Tell whom? It did not matter. The truth would not matter. All that mattered is what Kay would say she saw: James and me at the river, together.
It was nothing. We did nothing wrong.
But I knew that for James all that stood between right and wrong and guilt and punishment was one word from Kay.
I would deny my white skin. I would trade it for dark.
“I’ll tell unless you say it was your fault. I had already given the globe back to you. Nicholas Barrow shot at it because he saw that you had it. Or you can tell them you dropped it on the way home.”
Cashing me in. Bartering me. Selling me. Selling James.
“It’s your choice.” As if it had nothing to do with her. Then she began walking again.
“But I’m so glad you insisted on lending it to me. Without it, my project wouldn’t have taken first place. ”
My mouth must have been open. Footsteps. Frank was just behind us.
“That’s what happened, isn’t it?”
I dared not look at her. I looked at my feet, my brown oxfords.
“Yes,” I said. Two ways of spinning the world.
“What’s wrong, Nettie?” Frank asked when he caught up with us. I was carrying the box with my scrapbook and the broken globe.
My chest and shoulders were heaving as the tears rolled down my face. “Here,” he said, handing me a handkerchief. He tried to take the box, but I would not give it to him.
“She’s just upset because that awful Nick Barrow broke the globe she borrowed,” Kay said.
And Kay’s voice was sweet again, the voice I remembered, the voice I would never be able to hear again in the same way. It was not real, and it was not for me. Ever again.
She told Frank all about it, not the way it really happened, but exactly the way Kay said it happened. “Well, don’t you see?” Kay said. “All of a sudden Nick started in on her. He broke the globe because he knew how much it meant to her. Look how she still cradles it—like a baby. Your parents forbade her. Can you help us make them understand?”
When we arrived at home, Frank brought Father and Mother to the parlor. I kept the globe and its parts hidden behind a table while we assembled her project on the coffee table.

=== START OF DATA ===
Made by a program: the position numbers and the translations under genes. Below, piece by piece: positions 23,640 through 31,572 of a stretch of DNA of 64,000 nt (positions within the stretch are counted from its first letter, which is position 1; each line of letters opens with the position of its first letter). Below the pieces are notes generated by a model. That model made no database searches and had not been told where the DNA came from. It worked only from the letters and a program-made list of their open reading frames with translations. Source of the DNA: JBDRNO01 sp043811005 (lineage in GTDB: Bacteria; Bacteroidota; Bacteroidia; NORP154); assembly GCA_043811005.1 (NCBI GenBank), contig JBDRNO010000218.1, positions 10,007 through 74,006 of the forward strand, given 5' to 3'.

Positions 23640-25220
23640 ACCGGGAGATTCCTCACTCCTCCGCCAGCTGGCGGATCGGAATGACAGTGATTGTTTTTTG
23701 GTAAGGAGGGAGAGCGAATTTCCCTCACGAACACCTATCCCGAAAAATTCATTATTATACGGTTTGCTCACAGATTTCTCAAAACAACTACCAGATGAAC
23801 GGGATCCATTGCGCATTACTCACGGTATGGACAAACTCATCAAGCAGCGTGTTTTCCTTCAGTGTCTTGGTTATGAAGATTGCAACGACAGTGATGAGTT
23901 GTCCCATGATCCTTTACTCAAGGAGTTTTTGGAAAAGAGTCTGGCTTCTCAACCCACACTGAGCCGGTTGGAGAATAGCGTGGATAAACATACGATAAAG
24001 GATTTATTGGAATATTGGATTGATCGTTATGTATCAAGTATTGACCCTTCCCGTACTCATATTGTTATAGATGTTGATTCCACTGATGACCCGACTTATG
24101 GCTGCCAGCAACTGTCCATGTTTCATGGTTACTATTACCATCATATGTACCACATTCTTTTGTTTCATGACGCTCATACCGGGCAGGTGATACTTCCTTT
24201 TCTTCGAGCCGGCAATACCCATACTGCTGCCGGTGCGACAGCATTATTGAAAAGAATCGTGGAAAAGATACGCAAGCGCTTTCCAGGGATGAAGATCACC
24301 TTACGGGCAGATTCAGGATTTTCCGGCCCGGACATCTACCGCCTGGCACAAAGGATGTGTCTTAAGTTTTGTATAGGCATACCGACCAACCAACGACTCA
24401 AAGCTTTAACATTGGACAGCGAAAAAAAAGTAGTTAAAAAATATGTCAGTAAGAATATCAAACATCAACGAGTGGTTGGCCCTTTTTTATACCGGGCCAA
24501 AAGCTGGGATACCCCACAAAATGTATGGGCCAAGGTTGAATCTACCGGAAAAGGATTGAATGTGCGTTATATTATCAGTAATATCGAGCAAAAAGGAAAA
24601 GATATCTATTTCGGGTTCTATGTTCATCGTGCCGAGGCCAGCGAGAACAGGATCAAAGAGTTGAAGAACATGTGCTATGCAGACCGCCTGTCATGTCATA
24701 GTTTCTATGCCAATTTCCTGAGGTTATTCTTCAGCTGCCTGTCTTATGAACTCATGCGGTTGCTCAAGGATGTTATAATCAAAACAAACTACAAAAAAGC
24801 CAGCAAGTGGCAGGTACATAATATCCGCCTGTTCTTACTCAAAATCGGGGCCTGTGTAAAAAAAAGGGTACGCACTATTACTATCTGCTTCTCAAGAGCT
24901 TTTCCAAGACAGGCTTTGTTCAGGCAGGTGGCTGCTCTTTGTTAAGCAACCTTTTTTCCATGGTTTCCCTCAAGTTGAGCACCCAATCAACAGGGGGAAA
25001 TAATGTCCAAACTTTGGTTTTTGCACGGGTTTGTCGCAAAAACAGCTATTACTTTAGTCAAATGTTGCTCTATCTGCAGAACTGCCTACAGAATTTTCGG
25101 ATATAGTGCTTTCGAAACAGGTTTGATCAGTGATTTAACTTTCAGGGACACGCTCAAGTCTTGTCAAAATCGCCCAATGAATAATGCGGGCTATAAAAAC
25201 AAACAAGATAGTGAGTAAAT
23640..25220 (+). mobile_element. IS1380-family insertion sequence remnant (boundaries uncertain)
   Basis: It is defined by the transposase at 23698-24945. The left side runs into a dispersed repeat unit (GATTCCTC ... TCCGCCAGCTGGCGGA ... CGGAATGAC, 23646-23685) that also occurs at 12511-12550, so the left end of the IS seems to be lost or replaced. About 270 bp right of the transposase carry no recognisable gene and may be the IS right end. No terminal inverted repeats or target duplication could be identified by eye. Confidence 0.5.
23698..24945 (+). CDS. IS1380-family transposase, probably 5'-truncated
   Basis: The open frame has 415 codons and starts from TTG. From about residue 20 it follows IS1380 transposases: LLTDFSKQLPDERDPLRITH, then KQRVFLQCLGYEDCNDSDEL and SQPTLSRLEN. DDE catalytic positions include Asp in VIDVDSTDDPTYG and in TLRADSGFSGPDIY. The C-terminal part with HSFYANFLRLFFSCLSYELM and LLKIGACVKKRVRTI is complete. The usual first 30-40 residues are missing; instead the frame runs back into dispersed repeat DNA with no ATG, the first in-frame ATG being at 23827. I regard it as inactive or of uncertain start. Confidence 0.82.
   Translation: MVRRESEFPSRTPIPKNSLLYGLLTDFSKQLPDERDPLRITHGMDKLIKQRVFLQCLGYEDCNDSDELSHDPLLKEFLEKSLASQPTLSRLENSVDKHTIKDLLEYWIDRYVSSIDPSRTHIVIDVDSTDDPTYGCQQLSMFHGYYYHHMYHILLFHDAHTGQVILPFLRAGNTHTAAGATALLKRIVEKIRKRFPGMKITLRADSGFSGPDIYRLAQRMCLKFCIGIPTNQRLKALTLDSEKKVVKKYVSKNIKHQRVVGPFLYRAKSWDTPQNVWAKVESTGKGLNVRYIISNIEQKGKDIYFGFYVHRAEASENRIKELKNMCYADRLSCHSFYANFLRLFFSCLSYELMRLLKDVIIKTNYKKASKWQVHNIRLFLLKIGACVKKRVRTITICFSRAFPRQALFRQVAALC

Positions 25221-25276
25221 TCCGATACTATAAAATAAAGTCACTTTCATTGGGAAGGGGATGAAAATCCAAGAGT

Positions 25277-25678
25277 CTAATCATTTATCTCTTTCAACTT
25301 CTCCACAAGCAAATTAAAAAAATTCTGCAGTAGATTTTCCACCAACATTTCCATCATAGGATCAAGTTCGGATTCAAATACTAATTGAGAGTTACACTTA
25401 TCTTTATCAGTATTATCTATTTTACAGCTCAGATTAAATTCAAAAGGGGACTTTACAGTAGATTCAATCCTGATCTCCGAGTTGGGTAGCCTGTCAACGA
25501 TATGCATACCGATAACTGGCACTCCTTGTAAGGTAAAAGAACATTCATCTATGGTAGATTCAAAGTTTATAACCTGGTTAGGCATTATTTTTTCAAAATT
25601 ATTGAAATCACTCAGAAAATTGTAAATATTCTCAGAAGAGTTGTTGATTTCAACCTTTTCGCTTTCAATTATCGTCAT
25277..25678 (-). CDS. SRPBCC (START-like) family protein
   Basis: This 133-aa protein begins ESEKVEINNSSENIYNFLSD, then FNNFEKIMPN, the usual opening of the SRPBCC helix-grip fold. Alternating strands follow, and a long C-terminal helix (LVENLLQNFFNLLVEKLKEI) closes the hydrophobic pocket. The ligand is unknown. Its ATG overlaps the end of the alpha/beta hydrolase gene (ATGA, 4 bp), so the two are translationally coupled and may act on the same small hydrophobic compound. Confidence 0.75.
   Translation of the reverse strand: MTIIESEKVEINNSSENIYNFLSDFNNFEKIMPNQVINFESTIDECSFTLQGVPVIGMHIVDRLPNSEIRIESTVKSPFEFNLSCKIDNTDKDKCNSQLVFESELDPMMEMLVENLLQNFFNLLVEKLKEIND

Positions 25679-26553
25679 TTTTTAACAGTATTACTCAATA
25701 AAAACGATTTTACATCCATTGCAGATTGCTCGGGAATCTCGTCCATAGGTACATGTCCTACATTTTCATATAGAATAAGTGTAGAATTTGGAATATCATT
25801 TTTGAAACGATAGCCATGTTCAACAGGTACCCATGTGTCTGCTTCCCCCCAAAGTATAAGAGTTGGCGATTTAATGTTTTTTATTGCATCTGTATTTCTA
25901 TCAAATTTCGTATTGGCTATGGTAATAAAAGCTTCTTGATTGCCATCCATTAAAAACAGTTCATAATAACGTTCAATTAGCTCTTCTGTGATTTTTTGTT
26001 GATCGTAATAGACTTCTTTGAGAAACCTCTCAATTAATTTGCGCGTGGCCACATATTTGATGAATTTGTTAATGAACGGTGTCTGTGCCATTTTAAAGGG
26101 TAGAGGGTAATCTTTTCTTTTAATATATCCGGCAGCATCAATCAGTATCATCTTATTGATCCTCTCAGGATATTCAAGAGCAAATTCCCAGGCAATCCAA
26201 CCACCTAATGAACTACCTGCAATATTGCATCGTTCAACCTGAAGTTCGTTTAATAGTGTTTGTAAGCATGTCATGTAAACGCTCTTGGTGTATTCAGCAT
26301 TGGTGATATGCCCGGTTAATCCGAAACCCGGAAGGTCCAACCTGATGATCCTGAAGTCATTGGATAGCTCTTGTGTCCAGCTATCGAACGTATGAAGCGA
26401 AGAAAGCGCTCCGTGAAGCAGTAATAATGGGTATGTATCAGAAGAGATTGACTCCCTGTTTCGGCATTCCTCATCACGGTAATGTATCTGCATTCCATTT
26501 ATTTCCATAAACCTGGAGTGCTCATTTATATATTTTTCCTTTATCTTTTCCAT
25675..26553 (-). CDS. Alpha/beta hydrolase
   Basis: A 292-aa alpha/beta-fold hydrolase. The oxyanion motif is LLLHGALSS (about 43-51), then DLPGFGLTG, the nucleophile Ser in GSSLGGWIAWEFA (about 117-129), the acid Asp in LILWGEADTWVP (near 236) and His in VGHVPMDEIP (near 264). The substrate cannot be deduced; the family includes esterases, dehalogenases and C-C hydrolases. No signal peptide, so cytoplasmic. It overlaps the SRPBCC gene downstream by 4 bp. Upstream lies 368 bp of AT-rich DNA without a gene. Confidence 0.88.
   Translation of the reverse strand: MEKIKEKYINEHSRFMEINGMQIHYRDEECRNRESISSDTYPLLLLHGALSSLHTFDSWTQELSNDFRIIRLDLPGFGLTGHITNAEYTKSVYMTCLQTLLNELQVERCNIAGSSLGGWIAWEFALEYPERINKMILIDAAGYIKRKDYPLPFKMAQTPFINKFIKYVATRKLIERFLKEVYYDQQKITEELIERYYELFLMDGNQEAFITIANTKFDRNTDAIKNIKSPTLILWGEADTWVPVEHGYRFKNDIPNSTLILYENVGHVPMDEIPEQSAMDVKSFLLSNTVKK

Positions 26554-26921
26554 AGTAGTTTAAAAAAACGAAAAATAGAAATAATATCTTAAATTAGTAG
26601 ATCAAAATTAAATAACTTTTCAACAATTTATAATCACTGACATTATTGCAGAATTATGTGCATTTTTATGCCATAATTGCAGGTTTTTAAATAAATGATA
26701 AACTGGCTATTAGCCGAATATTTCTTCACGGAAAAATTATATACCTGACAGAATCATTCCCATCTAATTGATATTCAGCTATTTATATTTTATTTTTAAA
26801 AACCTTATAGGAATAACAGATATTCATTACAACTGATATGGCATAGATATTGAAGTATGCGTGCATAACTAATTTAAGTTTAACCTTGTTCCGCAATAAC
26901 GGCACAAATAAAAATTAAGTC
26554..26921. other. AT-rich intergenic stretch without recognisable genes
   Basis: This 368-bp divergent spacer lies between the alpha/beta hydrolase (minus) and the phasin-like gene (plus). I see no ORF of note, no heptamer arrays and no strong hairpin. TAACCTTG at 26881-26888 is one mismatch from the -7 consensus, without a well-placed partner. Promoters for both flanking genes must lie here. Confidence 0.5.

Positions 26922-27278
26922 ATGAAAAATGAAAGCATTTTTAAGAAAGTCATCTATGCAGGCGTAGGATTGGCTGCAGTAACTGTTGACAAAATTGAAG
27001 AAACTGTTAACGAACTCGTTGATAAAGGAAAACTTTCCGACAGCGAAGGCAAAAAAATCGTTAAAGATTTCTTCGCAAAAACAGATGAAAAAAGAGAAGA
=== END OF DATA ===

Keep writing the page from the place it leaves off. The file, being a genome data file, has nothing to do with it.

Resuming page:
Mother said, “What is all this to interrupt me in the middle of cooking?” Oh, hello Kay,” and she beamed.
“Hello, Mrs. Simon. We wanted you to see my project. It won First Place.”
‘”Only I feel so terrible,” Kay said. “Nettie is the kindest, sweetest girl in that entire school, and there is this terrible gang of boys who have been tormenting her.”
“What?” Father seemed perplexed. Mother looked irritated. “It’s like this, Father,” Frank began.
“I took the globe,” I interrupted. “I took the globe because Kay needed it for her project and I knew I shouldn’t have, but I took it anyway.”
“I had no idea she was going to do that,” Kay said, “but she is such a good friend and she saw how perfect my project would be if only it had the globe. I told her to take it right back, but she refused. She said I had to win First Place.”
“But then Nicholas Barrow shot it with his catapult,” Frank said. “When I see him I’m going to punch him.”
“No you won’t,” Father said. “We’ll talk to Mr. Warren instead.”
“No need,” Kay said sweetly. “Mr. Walker grabbed Nicholas right there and took him away. I’m quite sure they have dealt with him appropriately.”
“I wanted you to see my project so you could see why Nettie wanted to help me. Please try to understand. It was not her fault.”
Father and Mother looked at each other and then studied the project. It was still impressive, more impressive in our parlor than it had been in the assembly hall. The glitter on the plaster-of-Paris sparkled in the late afternoon light.
“Thank you for showing us your project, Miss Collins,” Father said. “It is indeed a remarkable piece of work.” Then he turned to me. “Nettie, where is the globe?”
When I brought the pieces out, Father could not disguise his shock..
“Nettie, you know what you did was wrong. I had strictly forbid- den you to take that globe.”
“But Mr. Smith himself said—” Frank interrupted.
“I don’t care what Mr. Smith said. I told you not to take the globe. Do you not remember that?”
“I remember, Sir,” I said. I had not had occasion to call him “Sir” in years.
“You have done a very bad thing.” Father said. “You will go to your room without supper tonight.”
Mother started to speak, and Father said, “except, of course, you will help your mother as usual in the kitchen before and after. But you will not sit down to eat with us. Understood?”
“I am so disappointed in you, Nettie.” Father’s voice fell off at the end. “Miss Collins, you are of course still welcome to stay for supper.” “Oh, no thank you, Mr. Simon. I will be going along now. I only
hope you understand.”
“Yes,” Mother added. “We understand. Thank you for trying to help Nettie, Kay. You are very kind to do so. And congratulations on your First Place ribbon. Please give my regards to your mother.”